Few coaches who have had as much success as Les Miles seem to face the kind of constant scrutiny LSU’s head man. It’s not all undeserved, but some of it is out of hand. Miles, for all the complexities he exhibits as a coach, doesn’t seem at risk for losing his job anytime soon.

Miles has a national championship to his name and, while LSU has had a few seasons on the outskirts of contention, this one included, he keeps on winning. LSU is still in the throes of an era that’s seen them prosper like no other. This run started before Miles came to town, but it’s by Miles’ hand that that it’s kept on rolling.

This campaign has certainly not been a banner example of the success Miles has brought to Baton Rouge. Instead of competing for a national championship, the Tigers are competing for a mid-tier bowl game. They’ll have to win on Thursday to finish .500 in the SEC, and win the bowl game as well to just get to nine wins.

Depending on how you look at it, though, that’s a great accomplishment. Of course, the biggest criticism you’ll hear of this year’s team is of how Miles has handled the quarterback situation. Nearly everyone can agree that Anthony Jennings isn’t a long-term solution, barring some incredible improvement in the off-season. Freshman Brandon Harris, who has impressed in some stretches and fallen flat in others when he’s gotten in the game, sits on the bench, with Miles failing to make good on promises to find him playing time.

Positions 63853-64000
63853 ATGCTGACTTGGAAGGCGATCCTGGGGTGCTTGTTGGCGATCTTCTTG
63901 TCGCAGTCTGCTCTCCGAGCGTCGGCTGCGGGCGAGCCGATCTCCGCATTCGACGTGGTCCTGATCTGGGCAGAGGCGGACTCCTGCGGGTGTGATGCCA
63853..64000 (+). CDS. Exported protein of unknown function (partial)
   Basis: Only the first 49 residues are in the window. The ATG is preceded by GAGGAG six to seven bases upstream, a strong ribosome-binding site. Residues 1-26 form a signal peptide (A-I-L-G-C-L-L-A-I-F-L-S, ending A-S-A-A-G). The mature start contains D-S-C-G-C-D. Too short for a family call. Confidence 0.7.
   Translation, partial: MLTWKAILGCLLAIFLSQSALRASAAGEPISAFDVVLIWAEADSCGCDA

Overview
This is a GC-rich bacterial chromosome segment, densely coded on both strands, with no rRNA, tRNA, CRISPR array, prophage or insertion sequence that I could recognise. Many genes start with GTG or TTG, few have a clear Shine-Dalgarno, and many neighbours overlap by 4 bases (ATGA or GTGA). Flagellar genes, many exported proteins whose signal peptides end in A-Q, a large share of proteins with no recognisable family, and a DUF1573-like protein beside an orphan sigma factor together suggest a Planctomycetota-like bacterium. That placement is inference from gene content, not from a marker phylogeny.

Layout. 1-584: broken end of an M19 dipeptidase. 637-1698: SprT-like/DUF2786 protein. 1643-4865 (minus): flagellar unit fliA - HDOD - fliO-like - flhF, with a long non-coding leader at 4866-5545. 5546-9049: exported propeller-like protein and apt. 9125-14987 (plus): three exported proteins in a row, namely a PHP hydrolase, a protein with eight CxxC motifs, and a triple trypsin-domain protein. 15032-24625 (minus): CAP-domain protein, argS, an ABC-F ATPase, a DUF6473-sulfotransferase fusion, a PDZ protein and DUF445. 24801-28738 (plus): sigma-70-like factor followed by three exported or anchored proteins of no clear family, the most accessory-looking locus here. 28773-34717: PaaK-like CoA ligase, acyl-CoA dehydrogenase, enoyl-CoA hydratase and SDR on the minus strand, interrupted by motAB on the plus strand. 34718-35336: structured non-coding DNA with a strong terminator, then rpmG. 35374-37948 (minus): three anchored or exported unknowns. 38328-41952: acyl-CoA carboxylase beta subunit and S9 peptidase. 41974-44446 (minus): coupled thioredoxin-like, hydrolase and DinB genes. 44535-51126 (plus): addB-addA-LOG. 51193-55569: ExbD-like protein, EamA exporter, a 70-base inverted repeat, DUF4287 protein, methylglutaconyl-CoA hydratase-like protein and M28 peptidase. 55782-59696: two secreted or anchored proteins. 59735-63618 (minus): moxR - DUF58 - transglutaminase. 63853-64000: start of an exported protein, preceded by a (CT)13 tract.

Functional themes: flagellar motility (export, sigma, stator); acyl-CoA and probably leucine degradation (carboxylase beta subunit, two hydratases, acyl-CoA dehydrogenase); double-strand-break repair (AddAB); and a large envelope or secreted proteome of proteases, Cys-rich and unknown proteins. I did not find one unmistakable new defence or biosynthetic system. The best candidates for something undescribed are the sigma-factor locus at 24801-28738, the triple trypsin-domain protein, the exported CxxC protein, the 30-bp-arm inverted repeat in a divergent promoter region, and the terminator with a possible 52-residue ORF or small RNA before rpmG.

There’s really no debating that the situation is not good, and that’s being kind. When a team can’t complete 50 percent of its passes, there’s a problem. Despite the glaring lack of a passing offense, LSU still sits at 7-4 with a chance to finish as high as tied for third record-wise in the West is a testament to the job Miles has done.

That’s obviously a double-edged sword, as many would say the team would be looking at a much better record and bowl bid if Harris had been given the reins. The kid, despite his gaudy performances in favorable situations, clearly hasn’t shown the coaching staff enough in practice to warrant taking the starting role from Jennings.

And if Miles did turn it over to his freshman and the team lost some of the close games they’ve pulled out, what would people be saying about LSU sporting a losing record? Just a guess, but it would be just as unkind, if not worse than the complaints you hear now.

The Tigers are coming off a stretch of four-straight 10-win seasons, and they’ve won more than 100 games during Miles first 10 years in Baton Rouge. In that time, he’s put his unique stamp on a program that, before his predecessor, hadn’t seen. Part of the problem might be that predecessor, Nick Saban. It often seems like Miles is competing with the specter of Saban, the “what could have been” had Saban not bolted Baton Rouge for the NFL.

Whatever foundation Saban put down in Baton Rouge, Miles has built upon it, taking it higher than LSU has ever been. This season hasn’t been ideal, but Miles has a young team right in the middle of the most brutal division in college football, with the pieces there to make a big jump next year.

Regardless of the outcome against Texas A&M on Thursday, Miles isn’t going anywhere.